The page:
Introduction
If everyone in here were to pull out your phone, chances are that most of you will have Apple I phones or Samsung Galaxy phones. Some of you may have iPads and iPods, whereas some of you may have Samsung tablets. Have you ever stopped to consider how similar in look and performance these items are? If you have then you are in good company because the leaders in these corporations have perused the similarities, and the similarities have been enough to start a legal war.

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Apple v. Samsung
Before I talk about the ensuing litigation that resulted from the competitive nature between the American and South Korean tech giants, let me explain how the elements played out. First of all, there are four elements of a case which include the fact pattern, the issues, the outcome, and the ratio. The fact pattern consists of the facts that form the issues; the issues are the points of contention formed by the facts, and the outcome is composed of the decisions that were made by the arbiter. The ratio is the reasoning, the logical nexus between the fact pattern, the issues, and the outcome. Second of all, the application of these four case elements is what drove the case between Apple and Samsung to a logical conclusion defying obfuscation.

The Fact Pattern
In two separate lawsuits, Apple claimed that Samsung had infringed on three of its utility patents and four of its design patents. Apple filed the patents in 2007 and in 2011, the company claimed that Samsung phones and tablets “copied the look, product design, packaging and user interface of its products – violating its patents and trademarks” (Kane). In making its case, Apple legal representatives compared the Apple iPhone 3GS model and the Samsung Galaxy S i9000 model. In turn, Samsung alleged that Apple infringed on a number of its patents as well which resulted in a countersuit.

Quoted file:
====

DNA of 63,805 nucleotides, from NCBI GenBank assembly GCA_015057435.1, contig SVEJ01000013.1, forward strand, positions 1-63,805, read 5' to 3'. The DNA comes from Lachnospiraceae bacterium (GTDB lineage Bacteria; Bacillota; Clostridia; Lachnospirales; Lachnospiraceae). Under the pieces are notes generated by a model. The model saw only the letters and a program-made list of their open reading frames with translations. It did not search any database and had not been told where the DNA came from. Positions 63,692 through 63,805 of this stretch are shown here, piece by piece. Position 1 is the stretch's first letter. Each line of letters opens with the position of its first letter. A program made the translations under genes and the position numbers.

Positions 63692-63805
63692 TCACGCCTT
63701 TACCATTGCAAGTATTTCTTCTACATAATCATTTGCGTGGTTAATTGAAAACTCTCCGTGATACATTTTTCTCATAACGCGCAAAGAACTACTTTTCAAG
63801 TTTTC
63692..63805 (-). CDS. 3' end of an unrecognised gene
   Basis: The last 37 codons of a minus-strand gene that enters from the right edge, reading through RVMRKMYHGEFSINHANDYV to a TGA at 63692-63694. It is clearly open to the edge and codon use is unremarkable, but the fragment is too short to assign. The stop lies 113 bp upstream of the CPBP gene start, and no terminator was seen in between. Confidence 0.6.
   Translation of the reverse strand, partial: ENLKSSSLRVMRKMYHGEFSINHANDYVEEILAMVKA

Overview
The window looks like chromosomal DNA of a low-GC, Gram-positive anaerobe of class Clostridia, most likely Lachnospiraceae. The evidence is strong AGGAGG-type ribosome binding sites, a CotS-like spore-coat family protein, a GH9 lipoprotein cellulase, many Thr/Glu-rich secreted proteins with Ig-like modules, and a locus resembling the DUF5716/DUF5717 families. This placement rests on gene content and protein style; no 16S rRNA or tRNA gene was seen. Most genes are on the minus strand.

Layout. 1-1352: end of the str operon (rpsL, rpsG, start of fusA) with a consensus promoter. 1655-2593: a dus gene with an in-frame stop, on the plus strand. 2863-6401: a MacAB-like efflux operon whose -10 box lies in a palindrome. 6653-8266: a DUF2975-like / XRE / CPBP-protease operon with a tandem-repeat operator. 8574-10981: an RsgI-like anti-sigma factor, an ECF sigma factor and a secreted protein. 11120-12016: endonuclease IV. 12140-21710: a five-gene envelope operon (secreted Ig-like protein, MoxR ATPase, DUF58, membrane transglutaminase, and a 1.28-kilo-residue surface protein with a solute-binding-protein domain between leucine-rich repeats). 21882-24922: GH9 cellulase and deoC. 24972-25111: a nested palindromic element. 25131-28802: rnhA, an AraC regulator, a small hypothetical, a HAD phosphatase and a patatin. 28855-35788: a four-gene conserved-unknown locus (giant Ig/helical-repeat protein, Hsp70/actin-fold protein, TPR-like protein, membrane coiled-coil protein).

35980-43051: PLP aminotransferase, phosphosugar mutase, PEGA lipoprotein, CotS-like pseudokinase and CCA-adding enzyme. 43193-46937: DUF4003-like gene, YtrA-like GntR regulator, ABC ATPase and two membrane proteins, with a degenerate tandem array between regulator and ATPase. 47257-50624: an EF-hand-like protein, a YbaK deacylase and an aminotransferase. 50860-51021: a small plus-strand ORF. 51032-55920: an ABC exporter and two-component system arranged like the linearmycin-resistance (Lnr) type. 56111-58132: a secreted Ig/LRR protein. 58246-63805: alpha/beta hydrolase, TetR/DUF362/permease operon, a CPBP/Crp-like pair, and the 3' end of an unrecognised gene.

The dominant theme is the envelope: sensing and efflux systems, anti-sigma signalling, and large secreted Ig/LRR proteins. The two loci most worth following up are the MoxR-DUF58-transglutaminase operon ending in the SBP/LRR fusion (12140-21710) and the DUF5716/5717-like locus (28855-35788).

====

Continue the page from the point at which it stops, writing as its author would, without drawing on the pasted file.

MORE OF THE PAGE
The Issues, the Outcome, and the Ratio
Did Samsung infringe on Apple’s patents and trademarks thereby violating a host of laws? Quite simply, yes they did, and the court upheld the validity of Apple’s patents and agreed with Apple’s argument that there had been “infringement of Apple utility, design patents for some –though not all products” by Samsung (Lowensohn). Did Apple infringe on Samsung’s patents and trademarks? Seemingly, the answer to that is no since the jury concluded that there was insufficient evidence and logical argument to support an infringement of Samsung’s patents. The resulting question from the legal upheaval between these two giants became-who has a right to a remedy? Since Apple’s rights were violated, it logically has the right to a remedy. The court held that the “damages owed by Samsung” totaled $1.05 billion (Lowensohn). However, Apple’s request for an injunction against Samsung was denied.

Controversy over a juror’s moral fortitude led to a retrial. The figure owed to Apple by Samsung was re-awarded, but the amount was decreased to a mere $290 million. During this second trial, filed in 2012 and schedule in 2014, the monetary decision was favorable to Apple, but the “jury also found that Apple had infringed one of Samsung’s patents” (The Guardian).

    References
  • The Guardian. “Samsung Ordered To Pay Apple $120M for Patent Violation.” The Guardian. Guardian News and Media, 02 May 2014. Web. 02 June 2014.
  • Kane, Yukari. “Apple: Samsung Copied Design.” The Wall Street Journal. Dow Jones & Company, 19 Apr. 2011. Web. 02 June 2014.
  • Lowensohn, Josh. “Jury Awards Apple More Than $1B, Finds Samsung Infringed.” CNET. CBS Interactive, 24 Aug. 2012. Web. 02 June 2014.